Last week, the Carnegie Library of Pittsburgh announced plans to build a new branch library in the Hill District.
The new library – to occupy Kirkpatrick Street from Centre to Wylie avenues -- will be the first new building in the city’s library system since the Sheraden branch in 1980.
Coincidentally, the corner of Wylie and Kirkpatrick was once home to Eddie’s Restaurant, where renowned playwright and Hill native August Wilson often went to read, write and soak up raw material. Another famous Wilson haunt, of course, was the library, so much so that the Carnegie awarded him an honorary high school diploma in 1999.
The URA owns the property and is helping to prepare the site; it can be transferred to the library system with city council approval.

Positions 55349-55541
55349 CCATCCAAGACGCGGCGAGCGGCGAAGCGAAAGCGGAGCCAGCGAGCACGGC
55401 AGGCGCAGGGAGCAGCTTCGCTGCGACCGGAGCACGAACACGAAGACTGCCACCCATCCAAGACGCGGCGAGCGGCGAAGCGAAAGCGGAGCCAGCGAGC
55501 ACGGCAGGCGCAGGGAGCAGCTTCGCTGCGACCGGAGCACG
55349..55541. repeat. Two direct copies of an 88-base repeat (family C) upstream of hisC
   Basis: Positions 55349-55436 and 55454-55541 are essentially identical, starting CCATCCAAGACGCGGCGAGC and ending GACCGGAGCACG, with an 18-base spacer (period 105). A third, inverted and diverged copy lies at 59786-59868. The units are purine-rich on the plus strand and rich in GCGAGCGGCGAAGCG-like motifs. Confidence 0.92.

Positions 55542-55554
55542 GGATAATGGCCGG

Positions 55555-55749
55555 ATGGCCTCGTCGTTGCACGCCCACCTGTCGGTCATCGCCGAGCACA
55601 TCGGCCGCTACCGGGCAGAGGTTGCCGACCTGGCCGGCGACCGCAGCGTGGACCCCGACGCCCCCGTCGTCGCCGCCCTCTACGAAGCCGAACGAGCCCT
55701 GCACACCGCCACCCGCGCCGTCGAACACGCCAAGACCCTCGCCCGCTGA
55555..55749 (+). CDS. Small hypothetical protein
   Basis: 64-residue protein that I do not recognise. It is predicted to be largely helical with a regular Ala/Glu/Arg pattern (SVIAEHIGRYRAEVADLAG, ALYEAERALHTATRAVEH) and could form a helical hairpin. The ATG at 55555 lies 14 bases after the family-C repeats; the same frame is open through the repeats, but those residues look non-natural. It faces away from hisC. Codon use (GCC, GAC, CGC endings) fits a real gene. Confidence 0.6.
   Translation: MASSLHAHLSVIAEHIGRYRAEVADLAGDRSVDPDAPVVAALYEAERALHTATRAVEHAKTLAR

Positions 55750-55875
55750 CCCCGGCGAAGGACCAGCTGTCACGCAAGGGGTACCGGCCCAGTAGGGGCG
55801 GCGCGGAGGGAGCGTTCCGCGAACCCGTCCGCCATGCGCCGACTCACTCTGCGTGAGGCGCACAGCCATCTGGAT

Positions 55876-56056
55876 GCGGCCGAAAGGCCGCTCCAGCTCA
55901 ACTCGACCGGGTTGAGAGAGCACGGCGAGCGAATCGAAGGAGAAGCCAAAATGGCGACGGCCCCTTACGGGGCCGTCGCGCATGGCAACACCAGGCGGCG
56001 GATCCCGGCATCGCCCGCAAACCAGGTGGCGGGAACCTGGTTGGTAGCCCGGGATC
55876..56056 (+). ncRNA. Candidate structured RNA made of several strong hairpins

Spokeswoman Suzanne Thinnes says a new library – with a construction budget of about $3 million -- will offer a bigger, better space overall, with specialized areas for children and teens and computer-friendly infrastructure.
So far, there’s no preliminary design. Starting soon, architects Rob Pfaffmann and Associates will organize public gatherings to collect ideas from the neighborhood.
The new Hill District will be the seventh construction project -- and the first new building -- in the Carnegie Library’s capital improvement campaign, which kicked off with a 2001 bond issue. The renovations started with the Homewood branch – another Pfaffmann project – and moved on to the Downtown, Squirrel Hill, Hazelwood, Brookline and Wood’s Run branches, as well as the first floor of the Main Library in Oakland.
Source: Suzanne Thinnes, Carnegie Library of Pittsburgh communications manager
Carnegie Library of Pittsburgh. www.clpgh.org